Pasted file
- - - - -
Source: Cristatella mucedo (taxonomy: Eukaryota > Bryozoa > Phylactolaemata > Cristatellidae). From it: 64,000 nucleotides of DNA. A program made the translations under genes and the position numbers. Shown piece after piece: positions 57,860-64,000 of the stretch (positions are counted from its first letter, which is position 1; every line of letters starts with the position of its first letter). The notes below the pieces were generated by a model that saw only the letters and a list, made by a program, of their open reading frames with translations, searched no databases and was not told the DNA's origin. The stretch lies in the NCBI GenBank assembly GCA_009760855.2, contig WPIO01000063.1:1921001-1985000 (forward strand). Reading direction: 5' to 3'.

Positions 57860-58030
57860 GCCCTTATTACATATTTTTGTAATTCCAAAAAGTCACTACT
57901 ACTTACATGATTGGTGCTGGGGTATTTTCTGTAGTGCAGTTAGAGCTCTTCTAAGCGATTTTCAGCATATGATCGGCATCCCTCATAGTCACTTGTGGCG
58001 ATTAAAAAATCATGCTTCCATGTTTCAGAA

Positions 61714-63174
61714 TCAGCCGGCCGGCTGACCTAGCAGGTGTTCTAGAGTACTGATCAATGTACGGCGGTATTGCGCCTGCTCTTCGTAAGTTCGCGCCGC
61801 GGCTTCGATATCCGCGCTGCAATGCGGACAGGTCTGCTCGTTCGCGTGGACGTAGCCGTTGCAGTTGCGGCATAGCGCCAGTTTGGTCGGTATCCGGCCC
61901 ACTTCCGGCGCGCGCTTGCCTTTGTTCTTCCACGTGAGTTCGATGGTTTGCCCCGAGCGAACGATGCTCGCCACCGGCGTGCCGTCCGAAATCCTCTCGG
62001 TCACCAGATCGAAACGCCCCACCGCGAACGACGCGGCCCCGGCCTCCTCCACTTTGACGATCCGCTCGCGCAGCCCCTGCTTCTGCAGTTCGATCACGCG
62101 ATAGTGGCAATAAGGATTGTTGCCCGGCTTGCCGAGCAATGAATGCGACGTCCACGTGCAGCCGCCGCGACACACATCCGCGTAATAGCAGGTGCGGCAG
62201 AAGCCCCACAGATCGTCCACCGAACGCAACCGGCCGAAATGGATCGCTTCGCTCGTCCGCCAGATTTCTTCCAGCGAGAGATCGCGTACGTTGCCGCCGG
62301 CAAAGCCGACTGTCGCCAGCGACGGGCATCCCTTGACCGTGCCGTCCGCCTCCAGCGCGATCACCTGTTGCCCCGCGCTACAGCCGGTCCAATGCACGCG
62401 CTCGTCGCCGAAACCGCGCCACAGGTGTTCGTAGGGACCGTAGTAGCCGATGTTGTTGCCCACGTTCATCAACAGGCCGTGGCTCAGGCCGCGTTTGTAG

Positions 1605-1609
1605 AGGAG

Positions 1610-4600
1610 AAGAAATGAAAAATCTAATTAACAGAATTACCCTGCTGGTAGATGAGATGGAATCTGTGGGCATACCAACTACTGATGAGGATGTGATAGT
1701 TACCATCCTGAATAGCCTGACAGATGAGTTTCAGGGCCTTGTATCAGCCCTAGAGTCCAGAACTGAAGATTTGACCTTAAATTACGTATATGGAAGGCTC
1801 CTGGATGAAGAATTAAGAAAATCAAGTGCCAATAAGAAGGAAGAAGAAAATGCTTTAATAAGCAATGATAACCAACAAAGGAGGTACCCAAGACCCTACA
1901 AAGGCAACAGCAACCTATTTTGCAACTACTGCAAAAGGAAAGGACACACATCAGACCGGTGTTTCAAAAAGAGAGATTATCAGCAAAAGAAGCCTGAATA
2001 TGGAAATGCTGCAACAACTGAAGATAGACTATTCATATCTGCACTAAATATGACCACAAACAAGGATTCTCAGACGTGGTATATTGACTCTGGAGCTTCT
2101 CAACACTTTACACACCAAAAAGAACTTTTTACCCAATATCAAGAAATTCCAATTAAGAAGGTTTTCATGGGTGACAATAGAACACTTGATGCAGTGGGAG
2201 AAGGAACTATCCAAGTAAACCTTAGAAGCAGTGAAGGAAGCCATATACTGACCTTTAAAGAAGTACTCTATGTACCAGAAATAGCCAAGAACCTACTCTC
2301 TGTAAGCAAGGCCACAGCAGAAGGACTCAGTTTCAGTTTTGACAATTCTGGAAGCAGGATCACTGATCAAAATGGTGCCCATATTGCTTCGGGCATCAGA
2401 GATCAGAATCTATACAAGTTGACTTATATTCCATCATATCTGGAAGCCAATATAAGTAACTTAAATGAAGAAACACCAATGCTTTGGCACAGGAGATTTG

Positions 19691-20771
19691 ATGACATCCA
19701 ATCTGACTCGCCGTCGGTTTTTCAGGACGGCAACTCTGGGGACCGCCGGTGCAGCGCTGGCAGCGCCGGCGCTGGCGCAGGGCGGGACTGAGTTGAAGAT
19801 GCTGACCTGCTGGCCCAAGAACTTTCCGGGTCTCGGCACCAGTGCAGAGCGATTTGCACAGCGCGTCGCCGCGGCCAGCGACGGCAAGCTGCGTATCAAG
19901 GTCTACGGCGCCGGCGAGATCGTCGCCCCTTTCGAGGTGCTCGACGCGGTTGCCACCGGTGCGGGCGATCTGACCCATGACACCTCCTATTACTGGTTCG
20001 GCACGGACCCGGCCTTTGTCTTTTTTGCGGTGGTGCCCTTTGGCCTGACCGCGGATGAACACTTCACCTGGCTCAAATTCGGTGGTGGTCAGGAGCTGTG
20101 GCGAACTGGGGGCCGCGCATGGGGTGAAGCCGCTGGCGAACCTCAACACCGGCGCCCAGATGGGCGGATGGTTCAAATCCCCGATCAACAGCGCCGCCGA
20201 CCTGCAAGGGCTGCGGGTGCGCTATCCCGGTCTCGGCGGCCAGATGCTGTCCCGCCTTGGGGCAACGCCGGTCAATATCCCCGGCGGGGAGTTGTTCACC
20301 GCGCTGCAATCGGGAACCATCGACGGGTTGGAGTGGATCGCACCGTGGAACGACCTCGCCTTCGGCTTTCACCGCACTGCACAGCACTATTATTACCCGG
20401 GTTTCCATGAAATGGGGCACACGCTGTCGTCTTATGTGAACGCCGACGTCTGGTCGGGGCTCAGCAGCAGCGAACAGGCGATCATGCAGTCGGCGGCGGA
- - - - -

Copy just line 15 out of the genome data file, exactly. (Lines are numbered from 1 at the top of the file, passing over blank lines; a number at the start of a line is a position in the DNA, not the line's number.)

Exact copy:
Positions 1605-1609